When the world's smallest man meets the world's smallest woman, it's a big deal.
Although record holders are often pictured next to each other in Guinness World Records books, they very rarely meet each other in the flesh.
One notable exception came recently when the world's shortest man, Chandra Bahadur Dangi, met the world’s shortest woman, Jyoti Amge, as part of a promotion for the 2013 edition of Guinness World Records.
Dangi, a 72-year-old Nepalese man is, at 21.5 inches; Amge, 18, of Nagpur, India, measures 24.7 inches.
For Marco Frigatti, an adjudicator for Guinness World Records, the experience of getting the two tiniest people on the globe together in one room was a true career highlight.
"The atmosphere was magic," he said. "You could see everyone was smiling. It was something special in the air."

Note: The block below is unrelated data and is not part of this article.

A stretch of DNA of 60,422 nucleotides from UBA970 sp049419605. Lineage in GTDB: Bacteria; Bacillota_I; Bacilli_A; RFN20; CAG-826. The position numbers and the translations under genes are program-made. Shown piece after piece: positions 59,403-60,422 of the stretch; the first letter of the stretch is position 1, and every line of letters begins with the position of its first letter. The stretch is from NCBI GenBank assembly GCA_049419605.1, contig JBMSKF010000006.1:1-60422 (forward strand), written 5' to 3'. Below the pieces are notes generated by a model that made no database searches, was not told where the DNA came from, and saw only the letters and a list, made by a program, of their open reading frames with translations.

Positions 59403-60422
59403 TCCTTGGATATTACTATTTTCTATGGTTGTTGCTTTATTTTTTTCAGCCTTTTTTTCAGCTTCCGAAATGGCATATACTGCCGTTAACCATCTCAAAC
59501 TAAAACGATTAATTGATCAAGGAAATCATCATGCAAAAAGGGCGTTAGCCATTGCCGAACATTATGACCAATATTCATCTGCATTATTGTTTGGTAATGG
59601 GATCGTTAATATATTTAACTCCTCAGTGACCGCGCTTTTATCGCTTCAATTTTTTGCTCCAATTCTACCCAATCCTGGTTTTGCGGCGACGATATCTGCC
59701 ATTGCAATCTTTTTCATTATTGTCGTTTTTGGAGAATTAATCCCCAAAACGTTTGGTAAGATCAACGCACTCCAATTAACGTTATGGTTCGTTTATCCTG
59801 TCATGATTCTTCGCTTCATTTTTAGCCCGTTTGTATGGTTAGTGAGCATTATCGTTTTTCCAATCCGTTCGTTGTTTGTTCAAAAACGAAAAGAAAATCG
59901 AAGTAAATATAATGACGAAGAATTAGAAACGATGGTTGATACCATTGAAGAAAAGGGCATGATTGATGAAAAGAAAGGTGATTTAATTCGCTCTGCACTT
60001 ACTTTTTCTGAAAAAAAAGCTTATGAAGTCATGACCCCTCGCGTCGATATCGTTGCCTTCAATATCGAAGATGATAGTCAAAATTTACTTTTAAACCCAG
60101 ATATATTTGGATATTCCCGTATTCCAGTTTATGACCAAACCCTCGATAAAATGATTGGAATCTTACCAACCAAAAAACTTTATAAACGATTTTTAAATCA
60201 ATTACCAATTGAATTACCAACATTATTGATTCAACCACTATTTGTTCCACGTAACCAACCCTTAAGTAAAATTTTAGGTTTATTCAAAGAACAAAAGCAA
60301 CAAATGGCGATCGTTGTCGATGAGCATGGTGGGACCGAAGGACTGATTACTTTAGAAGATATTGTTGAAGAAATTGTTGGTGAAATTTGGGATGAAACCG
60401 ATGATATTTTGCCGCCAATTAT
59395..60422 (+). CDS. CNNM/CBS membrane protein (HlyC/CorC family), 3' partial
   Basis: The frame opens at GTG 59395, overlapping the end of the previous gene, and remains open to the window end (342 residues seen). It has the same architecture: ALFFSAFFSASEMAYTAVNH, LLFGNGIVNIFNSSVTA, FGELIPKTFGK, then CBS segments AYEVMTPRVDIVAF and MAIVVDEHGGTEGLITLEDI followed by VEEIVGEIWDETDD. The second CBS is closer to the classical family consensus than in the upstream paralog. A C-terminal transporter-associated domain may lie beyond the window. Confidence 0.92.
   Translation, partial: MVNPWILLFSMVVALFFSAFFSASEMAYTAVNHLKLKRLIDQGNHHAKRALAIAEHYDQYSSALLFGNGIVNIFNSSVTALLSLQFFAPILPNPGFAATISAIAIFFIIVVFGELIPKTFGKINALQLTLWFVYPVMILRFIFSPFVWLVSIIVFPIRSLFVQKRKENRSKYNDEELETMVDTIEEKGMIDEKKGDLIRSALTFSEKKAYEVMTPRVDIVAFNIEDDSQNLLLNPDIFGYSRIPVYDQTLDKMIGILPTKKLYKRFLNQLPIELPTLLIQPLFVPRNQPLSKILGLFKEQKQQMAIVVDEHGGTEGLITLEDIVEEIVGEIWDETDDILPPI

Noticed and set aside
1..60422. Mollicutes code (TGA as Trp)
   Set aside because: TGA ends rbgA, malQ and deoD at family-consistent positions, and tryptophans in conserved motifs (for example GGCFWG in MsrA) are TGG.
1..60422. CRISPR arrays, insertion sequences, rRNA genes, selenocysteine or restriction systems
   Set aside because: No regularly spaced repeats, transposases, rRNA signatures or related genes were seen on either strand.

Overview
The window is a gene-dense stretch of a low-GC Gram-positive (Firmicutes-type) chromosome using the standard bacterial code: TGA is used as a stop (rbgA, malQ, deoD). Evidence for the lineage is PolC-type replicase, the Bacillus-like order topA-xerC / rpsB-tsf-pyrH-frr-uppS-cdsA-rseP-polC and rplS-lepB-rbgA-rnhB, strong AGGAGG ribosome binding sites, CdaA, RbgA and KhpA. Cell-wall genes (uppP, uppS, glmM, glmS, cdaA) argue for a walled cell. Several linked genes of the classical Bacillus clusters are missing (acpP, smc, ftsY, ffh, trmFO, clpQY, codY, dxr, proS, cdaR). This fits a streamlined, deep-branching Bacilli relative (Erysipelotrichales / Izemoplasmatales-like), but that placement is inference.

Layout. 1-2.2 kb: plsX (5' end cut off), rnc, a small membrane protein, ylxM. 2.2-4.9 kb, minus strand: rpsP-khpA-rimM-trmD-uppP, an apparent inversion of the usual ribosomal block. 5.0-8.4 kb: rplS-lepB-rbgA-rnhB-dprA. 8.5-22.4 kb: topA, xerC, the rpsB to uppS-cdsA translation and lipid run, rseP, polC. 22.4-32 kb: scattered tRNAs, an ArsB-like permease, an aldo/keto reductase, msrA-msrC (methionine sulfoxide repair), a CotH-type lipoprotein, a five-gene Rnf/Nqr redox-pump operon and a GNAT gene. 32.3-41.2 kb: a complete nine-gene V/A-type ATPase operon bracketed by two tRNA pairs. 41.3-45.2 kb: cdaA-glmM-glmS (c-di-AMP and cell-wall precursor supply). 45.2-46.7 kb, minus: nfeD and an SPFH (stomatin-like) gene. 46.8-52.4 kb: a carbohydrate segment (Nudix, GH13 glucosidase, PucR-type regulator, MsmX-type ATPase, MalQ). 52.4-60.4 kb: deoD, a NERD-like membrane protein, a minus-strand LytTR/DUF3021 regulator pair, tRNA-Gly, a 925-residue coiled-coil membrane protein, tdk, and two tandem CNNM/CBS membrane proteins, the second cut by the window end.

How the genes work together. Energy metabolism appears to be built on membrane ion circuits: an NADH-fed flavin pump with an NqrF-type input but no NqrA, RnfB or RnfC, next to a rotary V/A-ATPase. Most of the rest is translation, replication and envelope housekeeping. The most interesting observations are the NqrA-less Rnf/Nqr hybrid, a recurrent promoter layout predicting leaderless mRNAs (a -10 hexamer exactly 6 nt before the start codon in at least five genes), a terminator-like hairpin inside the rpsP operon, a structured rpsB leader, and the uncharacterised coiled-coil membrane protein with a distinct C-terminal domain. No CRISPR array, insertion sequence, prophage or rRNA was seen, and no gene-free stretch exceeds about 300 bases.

Neither Amge nor Dangi said anything about the meeting -- apparently it was a short one -- but both are happy to have their respective titles.
Amge is happy to be recognized by Guinness, and hopes to parlay the fame into a career as a fashion designer and a Bollywood actress.
“Since being recognized by Guinness World Records, I have been able to visit lots of different countries," she said. "I love traveling. I have visited Japan and parts of Europe and now I can’t wait to visit the UK."
Guinness officials had been aware of Amge's existence for years, but waited until she was 18 to make the "world's shortest woman" title official.
Dangi, on the other hand, managed to escape discovery for more than 70 years before Guinness found him in the remote Nepalese mountain village of Rhimkholi, about 250 miles west of Kathmandu.
The recognition may be somewhat late in his life, but, hey, he'll take it. “I’m very happy that I’m being recognized by Guinness World Records and that my name will be written in a book," he said. "It’s a big thing for my family, my village and my country. I am very happy.”
Dangi and Amge appear prominently in the 2013 edition of Guinness World Records, which will be published Sept. 13.
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